Why You Aren’t Clickable & How to Change That
So, no breaking of the Internet for you, huh?
Despite your latest round of rock star-worthy funding, best-seller-to-be, fancy new CEO title, or launch of the most innovative campaign or product upgrade since Apple Watch pre-orders sold out and Jeff Bezos announced Amazon Dash, you’re just not as newsworthy as you had hoped—or to put it in a more cultural perspective, you’re not clickable.
Let’s face it: Most of us aren’t clickable (not even if we were naked!), no matter how fascinating Mom and Dad claimed our every move was while growing up. They were biased. Reporters aren’t.
As the director of media relations for a PR firm, I’ve been there with many clients. And I lived to tell you there are definitely ways to effectively position yourself as newsworthy—enough to weigh in on the headlines that matter to you.You just need to exercise your zeitgeist “nowism” muscle.
I think of it as a cousin to newsjacking, the process of injecting your brand into the day’s news, without the reliance on breaking headlines. It’s more of a trendy now-spotting strategy that takes your expertise and molds it into stories journalists want to write or are already writing. I have found that hyper-customizing stories is what works. Example? I mean, gluten-free is a trend! So now everyone is on that bandwagon—what’s going to differentiate your gluten-free press worthiness?
Now-spotting is like trendspotting but takes place at the speed of Twitter and often happens inside a bigger trend. Achieving that highly desired “media darling” status, the one that gets key-press opportunities to come a client’s way, requires a two-part strategy:
1. Know who you are and what you can bring to the conversation.
2. Have a feel for the cultural climate and what ideas are about to have their 15 minutes—and get about 30 seconds ahead of that.
Here are a few tips and tools of for getting your now-spotting radar up to speed:
• Feedly is my personal version of Candy Crush because I thrive on new info. So I develop a customized group of disparate idea sources and keep them here.
• Hashtag searches; Reddit surfing; and Google, Facebook and Twitter trends can reveal what’s being said across the Interwebs. By the time they’re trending, though… 15 minutes is just about up.
• Having a sense of the timing of industry events, announcements and economic calendars are all ripe for the picking.
• Knowing what people will be focused on and when, based on seasons, is also gold that can be mined, i.e. the Olympics, Super Bowl, Oscars, TV/Netflix season premieres, holidays, Silicon Valley and Wall Street.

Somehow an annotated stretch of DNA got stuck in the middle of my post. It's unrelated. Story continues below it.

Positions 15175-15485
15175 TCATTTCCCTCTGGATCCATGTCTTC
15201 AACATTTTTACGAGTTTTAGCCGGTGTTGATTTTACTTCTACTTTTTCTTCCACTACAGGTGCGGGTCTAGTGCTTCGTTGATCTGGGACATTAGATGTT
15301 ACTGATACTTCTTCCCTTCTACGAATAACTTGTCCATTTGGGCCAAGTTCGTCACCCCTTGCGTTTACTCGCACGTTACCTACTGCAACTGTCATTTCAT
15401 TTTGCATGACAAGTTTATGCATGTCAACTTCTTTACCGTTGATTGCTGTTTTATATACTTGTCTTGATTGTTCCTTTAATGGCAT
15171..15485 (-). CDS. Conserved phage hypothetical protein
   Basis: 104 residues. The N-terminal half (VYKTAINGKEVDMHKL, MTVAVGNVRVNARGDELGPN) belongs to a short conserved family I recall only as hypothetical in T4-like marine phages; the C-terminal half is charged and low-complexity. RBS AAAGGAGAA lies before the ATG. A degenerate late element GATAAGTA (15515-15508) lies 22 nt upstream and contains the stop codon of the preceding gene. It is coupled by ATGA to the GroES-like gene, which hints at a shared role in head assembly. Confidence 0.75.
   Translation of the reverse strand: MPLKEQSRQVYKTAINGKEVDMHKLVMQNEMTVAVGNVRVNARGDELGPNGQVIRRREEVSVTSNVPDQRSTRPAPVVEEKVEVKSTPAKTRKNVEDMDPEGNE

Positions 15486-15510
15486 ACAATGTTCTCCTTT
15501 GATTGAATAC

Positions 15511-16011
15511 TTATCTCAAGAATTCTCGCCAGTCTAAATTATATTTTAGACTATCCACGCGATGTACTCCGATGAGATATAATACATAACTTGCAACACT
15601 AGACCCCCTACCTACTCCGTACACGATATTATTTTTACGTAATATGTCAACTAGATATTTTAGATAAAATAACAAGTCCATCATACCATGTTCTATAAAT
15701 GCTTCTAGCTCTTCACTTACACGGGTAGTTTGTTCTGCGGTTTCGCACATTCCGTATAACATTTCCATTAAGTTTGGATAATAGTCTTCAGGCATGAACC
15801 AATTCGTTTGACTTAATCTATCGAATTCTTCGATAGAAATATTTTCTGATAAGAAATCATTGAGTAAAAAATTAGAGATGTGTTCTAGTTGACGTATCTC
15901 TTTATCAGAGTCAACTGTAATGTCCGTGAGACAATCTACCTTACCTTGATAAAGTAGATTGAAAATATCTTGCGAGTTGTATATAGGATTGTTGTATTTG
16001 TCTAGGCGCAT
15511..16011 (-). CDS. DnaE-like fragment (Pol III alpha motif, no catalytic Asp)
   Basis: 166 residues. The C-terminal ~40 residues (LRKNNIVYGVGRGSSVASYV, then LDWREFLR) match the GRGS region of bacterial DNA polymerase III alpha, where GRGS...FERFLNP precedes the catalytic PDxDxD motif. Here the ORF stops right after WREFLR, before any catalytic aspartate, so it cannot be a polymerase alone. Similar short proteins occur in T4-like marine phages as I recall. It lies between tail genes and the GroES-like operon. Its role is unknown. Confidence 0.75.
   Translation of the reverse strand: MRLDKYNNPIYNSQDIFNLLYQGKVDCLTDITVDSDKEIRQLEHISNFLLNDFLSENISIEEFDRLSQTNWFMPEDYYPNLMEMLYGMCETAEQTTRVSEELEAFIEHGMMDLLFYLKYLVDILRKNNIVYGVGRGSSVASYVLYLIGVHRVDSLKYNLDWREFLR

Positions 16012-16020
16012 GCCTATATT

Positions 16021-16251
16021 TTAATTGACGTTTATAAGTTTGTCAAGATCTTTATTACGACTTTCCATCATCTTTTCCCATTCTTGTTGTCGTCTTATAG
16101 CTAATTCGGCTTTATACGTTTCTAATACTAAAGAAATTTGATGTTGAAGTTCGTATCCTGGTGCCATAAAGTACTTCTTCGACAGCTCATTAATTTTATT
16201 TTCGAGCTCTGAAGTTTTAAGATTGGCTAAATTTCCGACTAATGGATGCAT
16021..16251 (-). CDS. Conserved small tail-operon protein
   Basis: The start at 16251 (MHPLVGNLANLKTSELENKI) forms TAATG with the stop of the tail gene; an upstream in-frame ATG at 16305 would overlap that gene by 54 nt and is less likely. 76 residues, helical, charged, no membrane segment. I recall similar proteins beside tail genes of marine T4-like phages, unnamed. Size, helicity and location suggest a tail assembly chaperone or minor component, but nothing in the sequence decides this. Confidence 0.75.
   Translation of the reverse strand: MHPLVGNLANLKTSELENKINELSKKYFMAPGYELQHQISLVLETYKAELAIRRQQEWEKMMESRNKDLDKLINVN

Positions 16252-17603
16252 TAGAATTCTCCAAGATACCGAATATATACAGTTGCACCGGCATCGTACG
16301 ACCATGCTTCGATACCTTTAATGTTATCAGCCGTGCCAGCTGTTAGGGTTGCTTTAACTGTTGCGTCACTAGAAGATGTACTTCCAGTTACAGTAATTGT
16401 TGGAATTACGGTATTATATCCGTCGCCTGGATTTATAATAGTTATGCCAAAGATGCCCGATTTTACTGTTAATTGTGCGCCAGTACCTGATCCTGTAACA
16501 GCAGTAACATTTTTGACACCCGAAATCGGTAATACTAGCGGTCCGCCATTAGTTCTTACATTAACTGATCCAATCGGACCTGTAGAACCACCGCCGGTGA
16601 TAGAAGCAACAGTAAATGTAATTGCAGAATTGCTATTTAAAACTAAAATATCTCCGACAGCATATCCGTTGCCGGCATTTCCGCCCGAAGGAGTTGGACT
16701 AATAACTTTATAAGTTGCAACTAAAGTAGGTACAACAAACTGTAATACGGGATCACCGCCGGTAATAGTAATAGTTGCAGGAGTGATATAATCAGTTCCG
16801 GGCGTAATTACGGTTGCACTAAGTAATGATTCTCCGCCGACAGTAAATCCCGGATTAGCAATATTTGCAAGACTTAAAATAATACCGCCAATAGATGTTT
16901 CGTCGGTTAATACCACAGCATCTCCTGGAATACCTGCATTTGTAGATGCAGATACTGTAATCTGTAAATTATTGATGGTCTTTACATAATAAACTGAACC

Assembling all of these pieces, along with the professional expertise, experience and knowledge of what works, can translate into media relations gold.
Here are two real world examples of now-spotting that delivered:
Game-changing breaking news meets retailing tech trends… and an expert who works across fashion, retail, finance, professional sports and more.
What happened: On March 31, Amazon announced Dash, and mainstream outlets instantly started posting articles. As soon as I learned about it, I communicated why my client, an entrepreneurial founding partner at a digital strategy agency, was an ideal expert guest to explain this push-button instant shopping technology.
Result: Because I knew what topics my client could credibly serve as an expert for when Amazon broke the announcement, I knew what high profile media outlets might be interested. The next day, a Bloomberg West TV segment on Amazon Dash aired—featuring a previously unknown-to-press expert.
I needed to figure out how to get my client, a marketing services CEO and co-author of a business book about the new mindful consumer trend, on national TV. And having a CEO title or a new book are not news on their own—press unlikely, TV impossible. Cue the more creative now-spotting.
What happened: In summer 2010, the premiere of the best-selling book-based movie Eat Pray Love starring Julia Roberts was exploding—and so were the marketing tie-ins, from travel tours to spa packages.
I had read Eat, Pray, Love and my client’s consumer trends book, so I had in-depth knowledge of the themes in both, and I saw a connection. So I created a segment idea positioning my client as an expert.
Result: Within six weeks of beginning work with my client, I secured a CNBC Power Lunch segment and it aired live.
Moral of the story? There’s nothing like being in the right place at the right time. So if you want to spot some relevant trends, just walk around with your eyes and ears wide open and think about how you intersect with what you’re seeing and hearing. Seriously, it’s that easy.